Swiatek, himself visually impaired, stressed that common sense is the main ingredient for accessibility—having the openness and awareness to know that somebody needs help.
The next step is to ask what help is required. Too often, it is assumed that all visually impaired passengers have the same requirement, for example, even though there are numerous vision-related problems. Swiatek also noted that a special service request for assistance at the airport often comes with a wheelchair as standard and results in being left in a remote part of the airport—even if a passenger can walk or would like to enjoy other experiences.
Solutions can be low cost but high impact. Speaking into a smartphone to be shown as text can help communication with people with hearing difficulties, for example.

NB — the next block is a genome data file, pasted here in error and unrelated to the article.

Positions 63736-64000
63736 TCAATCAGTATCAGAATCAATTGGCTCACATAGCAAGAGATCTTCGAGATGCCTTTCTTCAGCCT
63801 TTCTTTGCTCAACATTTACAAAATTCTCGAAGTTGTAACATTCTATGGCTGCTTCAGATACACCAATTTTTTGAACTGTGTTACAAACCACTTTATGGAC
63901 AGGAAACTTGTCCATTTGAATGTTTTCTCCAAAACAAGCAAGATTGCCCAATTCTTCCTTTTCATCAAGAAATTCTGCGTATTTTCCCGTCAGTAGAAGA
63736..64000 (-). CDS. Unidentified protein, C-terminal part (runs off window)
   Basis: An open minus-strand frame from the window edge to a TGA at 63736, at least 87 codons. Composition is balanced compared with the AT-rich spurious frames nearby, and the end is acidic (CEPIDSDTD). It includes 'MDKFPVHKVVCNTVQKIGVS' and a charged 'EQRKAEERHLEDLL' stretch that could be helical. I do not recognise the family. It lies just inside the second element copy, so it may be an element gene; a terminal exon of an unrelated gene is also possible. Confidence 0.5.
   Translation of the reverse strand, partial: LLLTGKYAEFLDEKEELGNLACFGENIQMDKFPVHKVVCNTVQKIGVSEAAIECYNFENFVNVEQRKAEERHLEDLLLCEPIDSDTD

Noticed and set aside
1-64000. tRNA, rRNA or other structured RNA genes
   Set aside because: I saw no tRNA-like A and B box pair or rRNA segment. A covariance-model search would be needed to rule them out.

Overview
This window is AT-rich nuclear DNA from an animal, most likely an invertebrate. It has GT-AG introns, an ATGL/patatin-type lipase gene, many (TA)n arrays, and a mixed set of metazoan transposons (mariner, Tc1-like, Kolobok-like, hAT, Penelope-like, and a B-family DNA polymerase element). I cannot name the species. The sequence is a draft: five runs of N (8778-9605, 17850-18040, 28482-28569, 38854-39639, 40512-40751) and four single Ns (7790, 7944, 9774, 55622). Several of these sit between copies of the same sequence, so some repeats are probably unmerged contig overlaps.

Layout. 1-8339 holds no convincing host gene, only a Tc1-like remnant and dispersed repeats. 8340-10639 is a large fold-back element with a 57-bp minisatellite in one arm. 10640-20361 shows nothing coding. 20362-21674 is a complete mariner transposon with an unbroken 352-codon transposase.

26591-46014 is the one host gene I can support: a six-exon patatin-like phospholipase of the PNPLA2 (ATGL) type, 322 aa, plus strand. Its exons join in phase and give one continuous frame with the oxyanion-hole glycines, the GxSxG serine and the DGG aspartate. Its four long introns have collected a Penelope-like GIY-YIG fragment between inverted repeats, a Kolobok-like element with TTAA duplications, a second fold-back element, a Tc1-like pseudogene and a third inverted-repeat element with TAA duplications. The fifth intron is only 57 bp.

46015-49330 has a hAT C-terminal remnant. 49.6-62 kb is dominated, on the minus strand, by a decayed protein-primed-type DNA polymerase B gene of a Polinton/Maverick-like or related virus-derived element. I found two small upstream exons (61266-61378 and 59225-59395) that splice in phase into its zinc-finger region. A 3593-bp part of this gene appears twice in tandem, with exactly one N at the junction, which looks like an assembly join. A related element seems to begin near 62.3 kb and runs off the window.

Swiatek highlighted a number of pain points from booking through to arrival. Getting from the curb to check-in is troublesome and often means relying on the kindness of others as special services are rarely activated before a passenger checks-in. And the problem extends to inflight as crew are often unaware of issues even if a passenger has requested airport assistance or had help getting onboard. A flight attendant may not have seen the passenger arrive.
Swiatek concluded that the market for passengers with disabilities is only going to grow and airlines need to account for this. Fully one in five people in the United States have some form of disability, for example. The market will be an important revenue generator going forward.
He reiterated the need, though, to understand that this is far from a uniform sector. Every passenger with a disability has a unique requirement. Airlines must be flexible in their accessibility thinking and planning.
“I prefer to think of it as different abilities rather than disabilities,” he said. “We can do many things better.”